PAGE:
Monday, April 5, 2010

Easter Lagomorph

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The things you think about at 2am. Why did the Easter Hare turn into an Easter Bunny? It's a German tradition and in German, it's the Osterhase, the Easter Hare. It came to the US with the Pennsylvania Dutch and was still a hare then, the Osterhas or Oschter Haws. Postcard still show hares, like this one (poor chick, it will think it's a hare for the rest of his life...):

And then it suddenly turns into a bunny. Why is that? Is it because bunnies are cuter than hares? They do fit better into the pattern we recognize as cute with their big, round head. Or is it because hares are not as common in the US and the most common hare species are called jackrabbits anyway? This really is just guesswork and I may be wrong about how common hares are in the US, though. In Germany, they are rare now, but that is a recent developement. These days, most people have never seen a hare and often don't know that there is a difference between hares and rabbits. Despite using the word Osterhase, Easter decorations and postcards show rabbits and here comes the cute-theory again. Also, people keep rabbits as pets and for food and are much more familiar with them.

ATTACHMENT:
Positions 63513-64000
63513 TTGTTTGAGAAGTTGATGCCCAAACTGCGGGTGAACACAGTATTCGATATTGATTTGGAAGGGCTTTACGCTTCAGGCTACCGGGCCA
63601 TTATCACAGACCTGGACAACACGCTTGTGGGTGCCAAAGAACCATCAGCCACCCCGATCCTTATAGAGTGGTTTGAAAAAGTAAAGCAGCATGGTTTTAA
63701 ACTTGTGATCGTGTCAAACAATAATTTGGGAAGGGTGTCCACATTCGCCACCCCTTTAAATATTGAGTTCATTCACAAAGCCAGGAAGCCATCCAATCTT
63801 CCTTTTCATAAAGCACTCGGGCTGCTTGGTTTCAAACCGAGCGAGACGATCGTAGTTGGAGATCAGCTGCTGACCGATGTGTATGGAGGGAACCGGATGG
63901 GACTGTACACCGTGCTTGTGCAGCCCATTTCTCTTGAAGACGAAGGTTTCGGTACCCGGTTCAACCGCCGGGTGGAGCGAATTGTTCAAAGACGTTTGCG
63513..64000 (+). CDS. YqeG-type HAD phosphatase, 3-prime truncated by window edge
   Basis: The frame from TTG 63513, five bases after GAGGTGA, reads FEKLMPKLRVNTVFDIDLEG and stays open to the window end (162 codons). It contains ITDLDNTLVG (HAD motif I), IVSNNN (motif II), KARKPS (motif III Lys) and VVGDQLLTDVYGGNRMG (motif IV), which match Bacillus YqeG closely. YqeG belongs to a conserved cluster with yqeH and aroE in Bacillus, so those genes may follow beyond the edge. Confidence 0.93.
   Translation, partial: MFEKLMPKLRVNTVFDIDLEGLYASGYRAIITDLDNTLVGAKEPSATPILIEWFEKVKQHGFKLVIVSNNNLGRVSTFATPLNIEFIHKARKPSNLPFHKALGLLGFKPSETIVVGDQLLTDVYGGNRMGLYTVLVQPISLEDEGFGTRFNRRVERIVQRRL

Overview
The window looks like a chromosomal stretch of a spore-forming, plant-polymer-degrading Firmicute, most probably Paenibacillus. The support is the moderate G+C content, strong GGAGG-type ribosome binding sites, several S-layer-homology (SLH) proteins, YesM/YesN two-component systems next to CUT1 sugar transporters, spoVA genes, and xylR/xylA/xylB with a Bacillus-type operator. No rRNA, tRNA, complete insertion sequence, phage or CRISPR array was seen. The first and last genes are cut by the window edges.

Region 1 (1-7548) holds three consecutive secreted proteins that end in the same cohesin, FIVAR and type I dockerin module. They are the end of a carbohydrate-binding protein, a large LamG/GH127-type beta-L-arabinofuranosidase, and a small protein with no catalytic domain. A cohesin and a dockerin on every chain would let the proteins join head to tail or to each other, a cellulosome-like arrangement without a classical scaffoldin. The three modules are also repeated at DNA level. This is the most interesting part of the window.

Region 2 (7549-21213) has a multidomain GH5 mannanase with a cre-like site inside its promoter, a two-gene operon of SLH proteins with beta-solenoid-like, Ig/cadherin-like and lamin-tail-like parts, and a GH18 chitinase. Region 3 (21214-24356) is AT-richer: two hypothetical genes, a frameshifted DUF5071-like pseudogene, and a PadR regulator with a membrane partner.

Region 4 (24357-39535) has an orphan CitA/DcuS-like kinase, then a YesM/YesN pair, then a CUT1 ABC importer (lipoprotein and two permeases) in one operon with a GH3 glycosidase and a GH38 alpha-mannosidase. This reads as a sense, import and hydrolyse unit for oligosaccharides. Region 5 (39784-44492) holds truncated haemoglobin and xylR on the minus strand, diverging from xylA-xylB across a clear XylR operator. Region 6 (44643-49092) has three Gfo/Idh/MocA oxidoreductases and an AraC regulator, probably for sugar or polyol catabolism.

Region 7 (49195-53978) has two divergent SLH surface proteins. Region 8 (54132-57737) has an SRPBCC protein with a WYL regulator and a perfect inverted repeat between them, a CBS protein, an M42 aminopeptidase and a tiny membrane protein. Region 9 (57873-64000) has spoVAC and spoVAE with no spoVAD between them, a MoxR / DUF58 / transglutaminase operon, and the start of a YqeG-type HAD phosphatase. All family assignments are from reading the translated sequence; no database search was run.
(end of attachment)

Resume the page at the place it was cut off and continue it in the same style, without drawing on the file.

In Australia, there has been a campaign to introduce the Easter Bilby. Rabbits are not very popular there, they are a major pest, and it's a way to raise awareness for the endangered native species. The Bilby does have one thing going for it as Easter animal: it has a pouch to carry the eggs in and doesn't need to bother itself with the basket or wheelbarrow the Osterhase is usually shown with.

1 comment:

  1. Hi Jennifer! Thanks for visiting my blog & leaving a comment.

    I spent some time on your blog and found it interesting. When I looked at the post,, I was surprised to see how your opinions about life's bigger issues coincide with mine! I'll be back!